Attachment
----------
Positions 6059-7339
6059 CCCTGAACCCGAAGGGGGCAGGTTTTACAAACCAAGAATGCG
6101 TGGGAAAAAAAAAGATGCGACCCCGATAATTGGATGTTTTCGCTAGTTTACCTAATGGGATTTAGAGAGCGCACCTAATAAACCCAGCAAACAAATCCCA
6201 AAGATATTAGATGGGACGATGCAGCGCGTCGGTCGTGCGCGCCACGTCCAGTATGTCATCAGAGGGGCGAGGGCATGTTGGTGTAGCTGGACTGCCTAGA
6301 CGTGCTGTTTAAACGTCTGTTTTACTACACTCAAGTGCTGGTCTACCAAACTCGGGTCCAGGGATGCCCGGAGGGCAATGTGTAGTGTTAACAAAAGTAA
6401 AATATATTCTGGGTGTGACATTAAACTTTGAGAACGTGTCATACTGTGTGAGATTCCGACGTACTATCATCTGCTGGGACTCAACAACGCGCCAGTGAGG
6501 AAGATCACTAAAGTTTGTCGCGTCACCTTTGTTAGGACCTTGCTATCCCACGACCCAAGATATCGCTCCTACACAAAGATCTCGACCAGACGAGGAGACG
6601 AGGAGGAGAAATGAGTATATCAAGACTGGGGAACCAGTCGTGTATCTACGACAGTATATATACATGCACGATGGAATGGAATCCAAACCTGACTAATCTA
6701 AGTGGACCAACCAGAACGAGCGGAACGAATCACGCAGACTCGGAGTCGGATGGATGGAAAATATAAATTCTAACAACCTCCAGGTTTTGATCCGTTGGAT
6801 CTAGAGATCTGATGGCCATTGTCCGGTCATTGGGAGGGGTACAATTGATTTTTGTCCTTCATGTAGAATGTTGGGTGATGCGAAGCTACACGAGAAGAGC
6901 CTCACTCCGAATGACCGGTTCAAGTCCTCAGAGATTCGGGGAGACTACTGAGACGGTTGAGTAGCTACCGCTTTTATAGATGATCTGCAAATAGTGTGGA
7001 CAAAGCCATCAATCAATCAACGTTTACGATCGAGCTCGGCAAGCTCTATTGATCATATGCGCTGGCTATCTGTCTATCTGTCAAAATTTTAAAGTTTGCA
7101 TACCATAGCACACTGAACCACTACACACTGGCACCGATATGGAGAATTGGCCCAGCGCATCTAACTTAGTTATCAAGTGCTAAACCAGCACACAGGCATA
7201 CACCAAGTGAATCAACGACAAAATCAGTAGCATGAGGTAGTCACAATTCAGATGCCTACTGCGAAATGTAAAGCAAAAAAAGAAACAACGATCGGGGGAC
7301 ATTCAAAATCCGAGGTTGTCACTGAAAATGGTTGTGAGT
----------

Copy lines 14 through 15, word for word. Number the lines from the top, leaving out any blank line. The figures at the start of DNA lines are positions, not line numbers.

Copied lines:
7201 CACCAAGTGAATCAACGACAAAATCAGTAGCATGAGGTAGTCACAATTCAGATGCCTACTGCGAAATGTAAAGCAAAAAAAGAAACAACGATCGGGGGAC
7301 ATTCAAAATCCGAGGTTGTCACTGAAAATGGTTGTGAGT